Eating patterns such as plant-based or Mediterranean-style diets can be healthy choices for you as long as they are well-rounded and provide you with the necessary calories, macronutrients, and micronutrients for optimal growth and development.
But please note that strict diets that eliminate entire food groups or restrict certain macronutrients or calories are generally not appropriate for you. Special diets like the ketogenic diet may be necessary under certain medical conditions like epilepsy, but only if prescribed and monitored by a medical professional.
In all other cases, following restrictive diets is neither necessary nor appropriate and may harm your physical and mental health and hinder your growth and development.
Building healthy meals is not rocket science. Just make sure to choose balanced meals and snacks that provide your body with the nutrients it needs for optimal health.
It’s Important to Have a Healthy Relationship With Food and Your Body
I know that being a teenager can be tough, especially when it comes to feeling pressure to look a certain way. Unfortunately, exposure to social media can make this pressure even worse, increasing the risk of body dissatisfaction and body image disorders in teens. Social media often shows unrealistic body and beauty standards and promotes dangerous “diet advice,” which can be harmful to your physical and mental health.
It’s important to remember that your health should never be put at risk in order to lose weight or change your body. Your body will naturally change as you grow and develop, and it’s normal to experience fluctuations in body weight during adolescence. While it’s good to focus on fueling your body with nutritious foods and staying active, being overly concerned with your food choices, body weight, or activity levels can negatively affect your physical and mental health.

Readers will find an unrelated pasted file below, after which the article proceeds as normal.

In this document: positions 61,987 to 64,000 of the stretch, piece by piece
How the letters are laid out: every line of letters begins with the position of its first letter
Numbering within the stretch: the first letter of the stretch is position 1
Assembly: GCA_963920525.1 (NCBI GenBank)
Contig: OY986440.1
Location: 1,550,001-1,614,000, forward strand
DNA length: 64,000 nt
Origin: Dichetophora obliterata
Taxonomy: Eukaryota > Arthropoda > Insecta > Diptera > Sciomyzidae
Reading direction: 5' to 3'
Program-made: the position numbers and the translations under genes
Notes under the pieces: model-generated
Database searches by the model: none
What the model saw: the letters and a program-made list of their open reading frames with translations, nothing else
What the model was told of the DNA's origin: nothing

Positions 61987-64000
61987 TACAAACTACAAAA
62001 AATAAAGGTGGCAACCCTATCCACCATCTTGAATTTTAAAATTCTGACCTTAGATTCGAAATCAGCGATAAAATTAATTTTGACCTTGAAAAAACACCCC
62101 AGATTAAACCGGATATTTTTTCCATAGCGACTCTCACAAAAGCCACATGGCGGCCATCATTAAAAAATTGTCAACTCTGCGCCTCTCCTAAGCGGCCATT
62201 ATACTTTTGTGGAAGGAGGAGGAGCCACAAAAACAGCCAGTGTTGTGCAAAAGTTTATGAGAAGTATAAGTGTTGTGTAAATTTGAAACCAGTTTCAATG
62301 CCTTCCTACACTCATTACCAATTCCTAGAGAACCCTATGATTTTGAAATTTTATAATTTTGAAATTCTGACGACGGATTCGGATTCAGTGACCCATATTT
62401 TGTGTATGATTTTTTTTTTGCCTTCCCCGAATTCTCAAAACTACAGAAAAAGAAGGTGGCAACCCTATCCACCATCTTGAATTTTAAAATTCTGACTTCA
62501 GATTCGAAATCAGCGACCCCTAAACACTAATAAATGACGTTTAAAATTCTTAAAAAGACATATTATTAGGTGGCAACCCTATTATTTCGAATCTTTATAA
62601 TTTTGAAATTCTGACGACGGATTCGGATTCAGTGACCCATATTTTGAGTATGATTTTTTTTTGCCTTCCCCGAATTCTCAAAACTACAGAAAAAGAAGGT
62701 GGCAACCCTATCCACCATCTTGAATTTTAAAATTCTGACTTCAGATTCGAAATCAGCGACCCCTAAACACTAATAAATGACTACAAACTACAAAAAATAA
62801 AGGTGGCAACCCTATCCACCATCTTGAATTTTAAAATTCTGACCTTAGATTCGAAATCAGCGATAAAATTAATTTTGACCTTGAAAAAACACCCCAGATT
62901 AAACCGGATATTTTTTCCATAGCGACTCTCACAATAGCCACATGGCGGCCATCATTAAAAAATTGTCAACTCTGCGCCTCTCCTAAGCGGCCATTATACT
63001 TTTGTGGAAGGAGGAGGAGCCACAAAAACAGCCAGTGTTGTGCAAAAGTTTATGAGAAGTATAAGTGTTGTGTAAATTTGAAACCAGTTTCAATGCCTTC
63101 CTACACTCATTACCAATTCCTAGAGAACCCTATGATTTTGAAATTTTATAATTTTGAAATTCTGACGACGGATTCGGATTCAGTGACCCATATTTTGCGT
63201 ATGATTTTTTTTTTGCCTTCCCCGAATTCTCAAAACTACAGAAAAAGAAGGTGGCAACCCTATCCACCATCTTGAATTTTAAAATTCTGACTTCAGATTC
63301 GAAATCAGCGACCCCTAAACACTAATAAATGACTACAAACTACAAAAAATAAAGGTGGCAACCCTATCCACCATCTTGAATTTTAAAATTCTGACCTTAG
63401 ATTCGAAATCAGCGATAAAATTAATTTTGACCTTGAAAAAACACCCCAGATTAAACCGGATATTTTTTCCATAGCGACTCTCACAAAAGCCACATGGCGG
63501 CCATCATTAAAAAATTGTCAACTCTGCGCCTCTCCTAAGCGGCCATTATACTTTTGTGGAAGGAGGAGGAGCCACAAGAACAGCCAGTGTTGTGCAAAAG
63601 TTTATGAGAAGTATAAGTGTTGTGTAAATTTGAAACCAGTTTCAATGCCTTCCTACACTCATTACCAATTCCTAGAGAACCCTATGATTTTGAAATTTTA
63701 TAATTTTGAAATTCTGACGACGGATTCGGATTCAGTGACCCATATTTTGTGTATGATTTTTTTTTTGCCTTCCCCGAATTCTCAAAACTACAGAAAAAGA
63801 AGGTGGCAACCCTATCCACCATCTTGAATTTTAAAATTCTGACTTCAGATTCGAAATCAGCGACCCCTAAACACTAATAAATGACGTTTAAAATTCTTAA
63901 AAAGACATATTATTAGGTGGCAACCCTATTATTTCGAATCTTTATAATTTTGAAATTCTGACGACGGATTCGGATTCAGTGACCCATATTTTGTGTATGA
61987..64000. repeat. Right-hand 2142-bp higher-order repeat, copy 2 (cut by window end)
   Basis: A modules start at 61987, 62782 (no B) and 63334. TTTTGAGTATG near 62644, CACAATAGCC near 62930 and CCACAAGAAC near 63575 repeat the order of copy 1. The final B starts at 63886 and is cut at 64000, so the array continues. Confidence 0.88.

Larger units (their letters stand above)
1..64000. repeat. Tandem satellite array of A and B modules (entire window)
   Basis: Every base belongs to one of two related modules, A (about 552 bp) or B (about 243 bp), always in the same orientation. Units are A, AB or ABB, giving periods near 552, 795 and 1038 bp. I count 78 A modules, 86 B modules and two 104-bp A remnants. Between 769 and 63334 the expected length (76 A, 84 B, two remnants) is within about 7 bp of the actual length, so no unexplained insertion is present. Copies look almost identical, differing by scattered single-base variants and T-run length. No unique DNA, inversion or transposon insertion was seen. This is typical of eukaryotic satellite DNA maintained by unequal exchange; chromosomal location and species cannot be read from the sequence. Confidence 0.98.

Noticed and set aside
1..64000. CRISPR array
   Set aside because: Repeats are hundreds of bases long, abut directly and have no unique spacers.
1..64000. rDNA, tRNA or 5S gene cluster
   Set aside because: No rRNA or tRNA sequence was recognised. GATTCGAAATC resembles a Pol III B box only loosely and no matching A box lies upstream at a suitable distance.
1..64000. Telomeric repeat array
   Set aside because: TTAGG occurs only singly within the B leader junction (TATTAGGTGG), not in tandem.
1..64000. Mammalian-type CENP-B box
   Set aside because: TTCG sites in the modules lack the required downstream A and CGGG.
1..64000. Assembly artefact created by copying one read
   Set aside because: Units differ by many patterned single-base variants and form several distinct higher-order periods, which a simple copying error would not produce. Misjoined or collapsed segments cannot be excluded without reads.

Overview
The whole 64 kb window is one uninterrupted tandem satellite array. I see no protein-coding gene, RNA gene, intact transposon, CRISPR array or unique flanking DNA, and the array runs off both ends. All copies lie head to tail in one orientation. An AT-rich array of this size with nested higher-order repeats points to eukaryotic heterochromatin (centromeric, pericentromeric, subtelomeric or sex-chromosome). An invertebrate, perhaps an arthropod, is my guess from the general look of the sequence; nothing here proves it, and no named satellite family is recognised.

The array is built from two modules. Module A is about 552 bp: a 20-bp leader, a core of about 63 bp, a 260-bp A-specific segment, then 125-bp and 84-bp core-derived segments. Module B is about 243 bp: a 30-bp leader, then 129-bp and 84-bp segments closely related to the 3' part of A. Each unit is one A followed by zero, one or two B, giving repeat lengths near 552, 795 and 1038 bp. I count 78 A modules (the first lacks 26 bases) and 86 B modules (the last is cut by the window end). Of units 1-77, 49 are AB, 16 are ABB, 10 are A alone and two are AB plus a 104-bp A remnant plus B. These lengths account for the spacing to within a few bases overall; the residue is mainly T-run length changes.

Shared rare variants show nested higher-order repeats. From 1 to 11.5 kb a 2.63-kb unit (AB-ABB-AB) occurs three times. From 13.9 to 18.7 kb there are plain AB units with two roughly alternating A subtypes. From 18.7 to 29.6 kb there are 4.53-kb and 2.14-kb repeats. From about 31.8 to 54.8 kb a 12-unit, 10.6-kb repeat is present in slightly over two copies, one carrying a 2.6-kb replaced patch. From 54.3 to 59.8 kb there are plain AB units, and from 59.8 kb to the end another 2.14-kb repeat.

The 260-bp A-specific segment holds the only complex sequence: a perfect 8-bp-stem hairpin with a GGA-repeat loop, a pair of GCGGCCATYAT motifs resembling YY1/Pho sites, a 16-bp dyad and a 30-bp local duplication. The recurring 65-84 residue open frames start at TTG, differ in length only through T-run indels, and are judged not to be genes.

If you’re struggling with self-esteem, body image, or body weight, it’s important to talk to a trusted healthcare provider or another adult who can help you get the care you need. If you’re not comfortable talking to someone you know, there are resources like Teenline available to provide support and guidance.
In summary, while it’s important to take care of your body through healthy eating and exercise, being restrictive with your food choices, body weight, and exercise regimen can harm your health. Remember, you are unique and beautiful just the way you are!
Hey there, teens! It’s important to remember that you need a steady supply of nutrients in order to feel your best. A healthy diet that includes regular meals and snacks made up of nutrient-dense foods is key to providing your body with the nutrients it needs for optimal health.
Not only that, but a nutritious diet can also support academic and sports performance and decrease the risk of health conditions like anxiety, obesity, and heart disease.
Healthy habits like fueling up with a variety of nutritious foods, staying active, drinking enough water, and maintaining a positive relationship with your body can all help keep you happy and healthy throughout your teenage years and into adulthood. So make sure to prioritize your health and take care of your body with nutritious foods and healthy habits.